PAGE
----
What NOT to Do With Your Money, Breaking Bad edition!
I would like to thank Netflix for introducing me to binge watching TV. Without it, I would have never been introduced to AMC’s Breaking Bad and come across all of these wonderful financial lessons to share with you courtesy of Walter White and Jesse Pinkman.
The Emmy’s were last Monday night and Breaking Bad won best drama, Bryan Cranston won best actor, best supporting actor Aaron Paul, and best supporting actress Anna Gunn. Thus reinforcing that Breaking Bad is the greatest show of all time.
However, for the one adult left on this earth who has not seen it, I will provide a brief spoiler-free synopsis of the show. Walter White is a high school chemistry teacher who is diagnosed with cancer. When he finds out that the cancer treatments are going to be more than he can afford, he turns to former student and crystal meth cook, Jesse Pinkman, to form a partnership to make all the money he could ever need. What happens from there I will leave you to watch. Now, aside from the obvious illegality of cooking and distributing methamphetamine, Walter and Jesse’s antics provide some strong examples of what not to do when handling your finances.
I am not sure why Walter’s health insurance would not cover his cancer treatments. I still struggle with this since he was a high school teacher and most of the public school systems I know have excellent health insurance coverage. With that said it is an important lesson to have an appropriate amount of coverage at a price that you can afford. Coverage options will change as you age; but in today’s ever changing healthcare and health insurance world, it is important to take the time to review your coverages annually. I review insurance coverage with my clients as a regular part of our planning process.
How Not to Work Like Heisenberg
Walter made $80 million dollars. That is a ridiculous amount of money to make in a little less than 2 years. What did he do wrong? Obviously it was all made illegally so he gave it to the wrong criminals. Since he couldn’t deposit it into an investment account, he missed out on an opportunity to have his money work for him. Sitting in the barrels it was only losing value because of inflation. If he had a balanced portfolio that hypothetically earned 7% he would have potentially made $5.6 million in one year. The lesson is to make sure that your money is working for you because retirement isn’t cheap and one day you are going to need it to live on.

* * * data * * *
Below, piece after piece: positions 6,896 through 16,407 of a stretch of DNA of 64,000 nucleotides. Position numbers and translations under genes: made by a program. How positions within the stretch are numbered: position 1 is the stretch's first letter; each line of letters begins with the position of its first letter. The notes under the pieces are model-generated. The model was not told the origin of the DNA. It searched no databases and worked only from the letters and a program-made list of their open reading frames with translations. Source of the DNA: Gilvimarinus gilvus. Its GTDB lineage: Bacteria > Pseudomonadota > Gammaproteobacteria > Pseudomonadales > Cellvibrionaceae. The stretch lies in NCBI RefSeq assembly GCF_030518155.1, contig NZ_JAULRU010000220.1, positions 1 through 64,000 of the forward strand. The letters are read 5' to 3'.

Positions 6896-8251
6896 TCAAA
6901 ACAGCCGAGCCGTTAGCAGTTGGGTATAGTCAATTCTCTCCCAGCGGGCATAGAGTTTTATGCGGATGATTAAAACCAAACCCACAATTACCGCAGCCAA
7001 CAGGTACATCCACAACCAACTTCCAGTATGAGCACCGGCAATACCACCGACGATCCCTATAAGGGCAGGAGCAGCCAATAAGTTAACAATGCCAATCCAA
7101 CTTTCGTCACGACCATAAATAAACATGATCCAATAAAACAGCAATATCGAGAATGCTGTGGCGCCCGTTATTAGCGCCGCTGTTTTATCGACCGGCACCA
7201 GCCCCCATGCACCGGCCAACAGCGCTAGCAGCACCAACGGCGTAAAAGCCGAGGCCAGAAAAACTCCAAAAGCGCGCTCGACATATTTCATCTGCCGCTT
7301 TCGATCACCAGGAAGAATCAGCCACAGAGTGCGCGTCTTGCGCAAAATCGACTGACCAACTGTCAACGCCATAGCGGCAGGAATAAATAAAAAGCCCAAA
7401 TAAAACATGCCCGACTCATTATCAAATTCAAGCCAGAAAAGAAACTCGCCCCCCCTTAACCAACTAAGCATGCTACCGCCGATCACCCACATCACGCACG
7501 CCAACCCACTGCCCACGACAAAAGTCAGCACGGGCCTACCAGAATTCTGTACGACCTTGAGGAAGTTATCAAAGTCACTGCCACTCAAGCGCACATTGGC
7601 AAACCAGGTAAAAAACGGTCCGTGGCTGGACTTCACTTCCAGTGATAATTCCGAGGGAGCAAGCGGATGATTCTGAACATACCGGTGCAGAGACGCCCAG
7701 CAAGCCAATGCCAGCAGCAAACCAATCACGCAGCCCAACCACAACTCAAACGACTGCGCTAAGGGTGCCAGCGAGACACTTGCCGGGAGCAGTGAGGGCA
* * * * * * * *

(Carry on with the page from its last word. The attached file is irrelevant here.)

How Safe is Money in a Barrel?
Burying your $80 million in barrels in the desert like Walter is not the smartest idea. Besides not earning any interest on the money it is easily stolen by other criminals like Uncle Jack. All joking aside it is important to make sure your accounts are protected by either the Federal Deposit Insurance Corporation (FDIC) for bank deposits or the Securities Investor Protection Corporation (SIPC) for brokerage accounts. While Walter’s $80 million would not have been fully protected when it was stolen, he didn’t even get the $250,000 of FDIC coverage for bank deposits or the $500,000 of SIPC protection for brokerage accounts. (Please note that SIPC protects investors if a broker-dealer handling your money goes bankrupt and takes your money with it. SIPC does not protect investors from stock market losses. An explanatory brochure is available at www.sipc.org.)
If Jesse Can Learn Chemistry Your Kids Can Learn Finance
Walter’s new found wealth causes him to make many bad decisions. He spends freely buying a car wash (to launder his money), a fancy condo (because his wife wants him out of the house), and worst of all a new car for his son. This does nothing to teach him the value of money or working(change to “work”). It is important for parents to provide for their children, but it is more important to provide a good financial role model. Talking to your kids about saving, investing, budgeting and working creates a solid foundation for good financial habits. We work with our clients to create engaging conversations with their family around the issues that wealth and money create. As I have learned with my three kids they learn best from my example but they listen best to another expert. If you want to learn more about how we engage family conversations around wealth contact us below.
What Walt did Right, but Not Very Well
Jesse and Walt had Saul Goodman, the criminal attorney that could easily be found in the yellow pages. Saul was an expert in helping his clients clean up criminal matters. When Walt and Jesse got into any kind of trouble they had Better Call Saul. I believe everyone needs help in their financial and legal matters, which is why it is important to select the proper experts. For example, if you need help crafting a trust agreement you should consider selecting a board certified estate planning attorney which is often not the attorney that helped you close your real estate purchase. Working with experts helps to ensure that the job is done properly.
As Walter and Jesse took us on an emotional journey, it was amazing to see the evolution of a man that was originally driven by money and leaving a legacy for his family turn into this evil maniac. I was really sad yet fulfilled when Breaking Bad ended. It led viewers, including me, down the roller coaster that is and was, Breaking bad.
More Thoughts From The Factory On Main
The opinions voiced in this material are for general information only and are not intended to provide specific advice or recommendations for any individual.
Breaking Bad appears on AMC.
Image Credit: AMC